One thing to note is the input() function.  This, like the group of msdb functions, is an extension to the core mscript language.  This function reads values posted from <input> tags by <form> tags.  The values are read off what’s called the query string, the part of the web address (aka, URL) after the ?.

We’ve already explored more of the functions that main() calls, but there is some good code left to see.  Let’s start with printColors() used for debugging:

f printColors ()
	@ color : getColors()
		> color
	}
}

Nice and simple.

We dedicate separate function for outputting the UI interface for choosing a function.  This uses the <SELECT> HTML tag, not to be confused with the SELECT database query statement:

f renderColorsList (theColor)
	<{ select index("name", "color")
		@ color : getColors()
			$ optionValues = index("inner", color)
			? color = theColor
				* optionValues.add("selected", 1)
			}
			< option optionValues
		}
	}
}

The function takes the current color as the parameter, and uses a special index for setting the selected <OPTION> HTML tag to have a selected HTML attribute.

Finally, we have a function for outputting the UI for all the three forms on the page:

f renderColorPickerForms (theColor)
	<{ form
		* renderColorsList(theColor)
		< input index("name", "command", "type", "submit", "value", "Set Color")
	}
	
	<{ form
		< input index("type", "text", "name", "color", "value", "new-color")
		< input index("name", "command", "type", "submit", "value", "Add Color")
	}
	
	<{ form
		$ settings = index()
		* settings.add("name", "command")
		* settings.add("type", "submit")
		* settings.add("value", "Reset Colors")
		* settings.add("onclick", "return confirm('Are you sure?')")
		< input settings 
	}
}

The first <form> tag is for picking a background color.  It calls the renderColorsList function to output the list.  Using a separate function for listing the colors keeps the renderColorPickerForms simple and clean.

The second <form> has one <input> tag for the user to enter a new color of their choosing.

The third <form> is for resetting the database.  There are lots of settings for this tag, so an index variable is created and added to on separate lines with * statements so that the one line for the <INPUT> does not get too long or hard to understand.  Note that the user is prompted with whether they are sure they want to reset the database.


Here is the final complete sample code:

! Handle form submissions and render the page.
f main ()
	! Output the current list of colors for troubleshooting
	! This output only appears in the raw output, not the web output
	>> <!--
	* printColors()
	>> -->
	
	! Unpack the inputs from the user's 
	! form submission
	$ command = input("command")
	$ theColor = input("color")
	
	! Handle user commands
	? command = "Reset Colors"
		* resetColors()
	? command = "Add Color"
		* addColor(theColor)
	}
	
	! Finalize the color
	? theColor = ""
		& theColor = getBgColor()
	<>
		* setBgColor(theColor)
	}
	
	! Output the BODY tag with the colors
	! and output the forms
	<{ body index("bgcolor", theColor, "text", "white")
		> "Current Color: " + theColor
		>> <br>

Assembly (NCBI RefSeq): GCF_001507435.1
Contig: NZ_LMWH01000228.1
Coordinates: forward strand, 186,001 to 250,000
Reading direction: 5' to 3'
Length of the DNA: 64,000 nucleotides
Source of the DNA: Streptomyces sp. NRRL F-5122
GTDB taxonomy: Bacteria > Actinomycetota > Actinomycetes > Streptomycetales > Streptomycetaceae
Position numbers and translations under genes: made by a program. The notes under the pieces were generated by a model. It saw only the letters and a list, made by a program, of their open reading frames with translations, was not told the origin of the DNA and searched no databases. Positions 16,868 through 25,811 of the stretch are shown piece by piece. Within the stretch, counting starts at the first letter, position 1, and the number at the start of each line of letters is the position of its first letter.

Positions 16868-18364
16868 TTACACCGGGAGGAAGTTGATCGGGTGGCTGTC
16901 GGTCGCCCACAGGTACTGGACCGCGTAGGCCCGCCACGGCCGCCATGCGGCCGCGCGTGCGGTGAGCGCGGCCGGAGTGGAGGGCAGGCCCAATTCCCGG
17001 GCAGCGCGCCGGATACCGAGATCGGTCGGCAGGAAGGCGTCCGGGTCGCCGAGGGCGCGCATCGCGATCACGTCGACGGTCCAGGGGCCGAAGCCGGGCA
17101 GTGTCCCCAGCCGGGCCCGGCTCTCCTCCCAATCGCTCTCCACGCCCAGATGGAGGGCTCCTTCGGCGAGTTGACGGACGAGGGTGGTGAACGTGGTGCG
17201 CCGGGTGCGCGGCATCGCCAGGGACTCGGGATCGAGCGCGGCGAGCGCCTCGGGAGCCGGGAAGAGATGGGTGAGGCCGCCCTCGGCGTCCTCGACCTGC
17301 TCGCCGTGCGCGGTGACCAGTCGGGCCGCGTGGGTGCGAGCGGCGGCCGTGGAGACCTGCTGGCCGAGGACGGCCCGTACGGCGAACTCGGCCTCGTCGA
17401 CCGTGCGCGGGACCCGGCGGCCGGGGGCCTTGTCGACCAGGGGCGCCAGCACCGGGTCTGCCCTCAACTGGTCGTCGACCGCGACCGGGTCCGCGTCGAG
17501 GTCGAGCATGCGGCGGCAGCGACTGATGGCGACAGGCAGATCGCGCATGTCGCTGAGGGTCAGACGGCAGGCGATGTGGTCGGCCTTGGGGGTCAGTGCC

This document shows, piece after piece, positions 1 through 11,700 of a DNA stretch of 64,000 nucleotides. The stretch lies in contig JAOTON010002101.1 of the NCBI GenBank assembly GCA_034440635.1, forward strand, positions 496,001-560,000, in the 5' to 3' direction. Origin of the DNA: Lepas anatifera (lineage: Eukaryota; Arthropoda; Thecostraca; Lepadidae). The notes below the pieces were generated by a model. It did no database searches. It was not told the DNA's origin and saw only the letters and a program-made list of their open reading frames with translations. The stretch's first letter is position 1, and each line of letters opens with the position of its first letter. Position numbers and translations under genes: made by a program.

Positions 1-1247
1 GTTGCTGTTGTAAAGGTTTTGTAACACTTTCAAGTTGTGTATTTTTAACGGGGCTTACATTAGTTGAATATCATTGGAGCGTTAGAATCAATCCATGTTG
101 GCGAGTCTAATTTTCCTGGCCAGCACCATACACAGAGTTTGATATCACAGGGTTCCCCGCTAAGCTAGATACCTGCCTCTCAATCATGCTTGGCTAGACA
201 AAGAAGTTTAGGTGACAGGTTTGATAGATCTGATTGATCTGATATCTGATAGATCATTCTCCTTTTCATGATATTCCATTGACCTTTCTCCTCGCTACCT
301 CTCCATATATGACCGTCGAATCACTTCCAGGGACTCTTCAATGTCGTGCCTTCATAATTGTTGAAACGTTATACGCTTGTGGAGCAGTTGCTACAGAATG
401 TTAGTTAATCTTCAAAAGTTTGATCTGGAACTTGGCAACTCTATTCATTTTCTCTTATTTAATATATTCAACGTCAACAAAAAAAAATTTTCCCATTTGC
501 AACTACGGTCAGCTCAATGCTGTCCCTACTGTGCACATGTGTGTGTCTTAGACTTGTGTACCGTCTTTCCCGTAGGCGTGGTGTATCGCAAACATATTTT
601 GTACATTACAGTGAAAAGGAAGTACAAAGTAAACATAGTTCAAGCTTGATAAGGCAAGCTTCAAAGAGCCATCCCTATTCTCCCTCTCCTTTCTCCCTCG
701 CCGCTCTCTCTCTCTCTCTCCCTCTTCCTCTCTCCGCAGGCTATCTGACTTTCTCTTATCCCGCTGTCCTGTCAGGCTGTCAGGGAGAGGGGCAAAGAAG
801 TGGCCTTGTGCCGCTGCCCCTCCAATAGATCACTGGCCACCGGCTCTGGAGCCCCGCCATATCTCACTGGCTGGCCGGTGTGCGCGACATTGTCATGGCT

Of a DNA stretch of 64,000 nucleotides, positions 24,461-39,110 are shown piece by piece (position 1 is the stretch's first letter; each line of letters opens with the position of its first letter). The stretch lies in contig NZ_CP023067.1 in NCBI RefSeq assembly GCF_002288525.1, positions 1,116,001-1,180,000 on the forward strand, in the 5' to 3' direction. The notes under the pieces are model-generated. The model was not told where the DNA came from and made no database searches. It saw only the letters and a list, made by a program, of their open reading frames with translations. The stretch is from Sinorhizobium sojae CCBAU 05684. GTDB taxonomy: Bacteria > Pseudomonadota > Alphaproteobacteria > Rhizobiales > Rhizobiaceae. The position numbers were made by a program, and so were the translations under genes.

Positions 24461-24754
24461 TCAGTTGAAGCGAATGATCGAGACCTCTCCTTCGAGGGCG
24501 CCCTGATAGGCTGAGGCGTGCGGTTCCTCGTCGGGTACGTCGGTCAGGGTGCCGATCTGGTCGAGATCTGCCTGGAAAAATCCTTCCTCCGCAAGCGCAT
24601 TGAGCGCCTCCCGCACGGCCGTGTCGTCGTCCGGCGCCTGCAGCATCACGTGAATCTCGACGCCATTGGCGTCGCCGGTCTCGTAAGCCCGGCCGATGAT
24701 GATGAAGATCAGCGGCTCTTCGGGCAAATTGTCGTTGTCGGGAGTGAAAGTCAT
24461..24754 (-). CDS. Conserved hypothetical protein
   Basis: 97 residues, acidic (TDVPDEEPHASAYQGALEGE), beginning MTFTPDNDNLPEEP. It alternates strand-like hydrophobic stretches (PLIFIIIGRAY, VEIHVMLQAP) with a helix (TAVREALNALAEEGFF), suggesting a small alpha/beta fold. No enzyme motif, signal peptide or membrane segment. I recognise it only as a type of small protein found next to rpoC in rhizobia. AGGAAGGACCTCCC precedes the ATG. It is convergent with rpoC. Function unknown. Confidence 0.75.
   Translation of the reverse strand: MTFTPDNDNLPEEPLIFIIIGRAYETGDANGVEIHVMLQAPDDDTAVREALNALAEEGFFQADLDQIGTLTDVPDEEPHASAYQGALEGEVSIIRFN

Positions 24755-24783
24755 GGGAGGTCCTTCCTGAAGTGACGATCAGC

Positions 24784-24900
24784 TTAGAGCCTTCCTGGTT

>> <br>
		* renderColorPickerForms(theColor)
	}
}

! Call our main function to run the show
* main()

! Output the forms for setting the background color, adding a color, and resetting the database.
f renderColorPickerForms (theColor)
	<{ form
		* renderColorsList(theColor)
		< input index("name", "command", "type", "submit", "value", "Set Color")
	}
	
	<{ form
		< input index("type", "text", "name", "color", "value", "")
		< input index("name", "command", "type", "submit", "value", "Add Color")
	}
	
	<{ form
		$ settings = index()
		* settings.add("name", "command")
		* settings.add("type", "submit")
		* settings.add("value", "Reset Colors")
		* settings.add("onclick", "return confirm('Are you sure?')")
		< input settings 
	}
}

! Output the <select><option>... HTML output.
f renderColorsList (theColor)
	<{ select index("name", "color")
		@ color : getColors()
			$ optionValues = index("inner", color)
			? color = theColor
				* optionValues.add("selected", 1)
			}
			< option optionValues
		}
	}
}

! Set the background color for the page.
! Use 0 for the key in this one row database table.
f setBgColor (color)
	* msdb.define("currentColor", 0, index("color", color))
}

! Get the background color for the page.
! If the database has no data, go with black.
f getBgColor ()
	$ color = msdb.selectValue("SELECT color FROM currentColor")
	? color = null
		& color = "black"
	}
	<- color
}

! Get all the colors in the database.  Failing that, start with a few.
f getColors ()
	$ colors = msdb.selectList("SELECT value FROM colors")
	? colors.length() = 0
		& colors = list("black", "blue", "green", "red")
		@ color : colors
			* msdb.define("colors", color)
		}
	}
	& colors = colors.sorted()
	-> colors
}

! Add a color to the database
f addColor (color)
	? isMatch(color, "^[a-zA-Z]+$")
		* msdb.define("colors", color)
	<>
		> "Invalid color: " + color + " - must be one word, all letters"
		> ""
	}
}

! Start over by resetting the database tables.
f resetColors ()
	* msdb.drop("colors")
	* msdb.drop("currentColor")
}

! Print the colors in the database.  Used for debugging.
f printColors ()
	@ color : getColors()
		> color
	}
}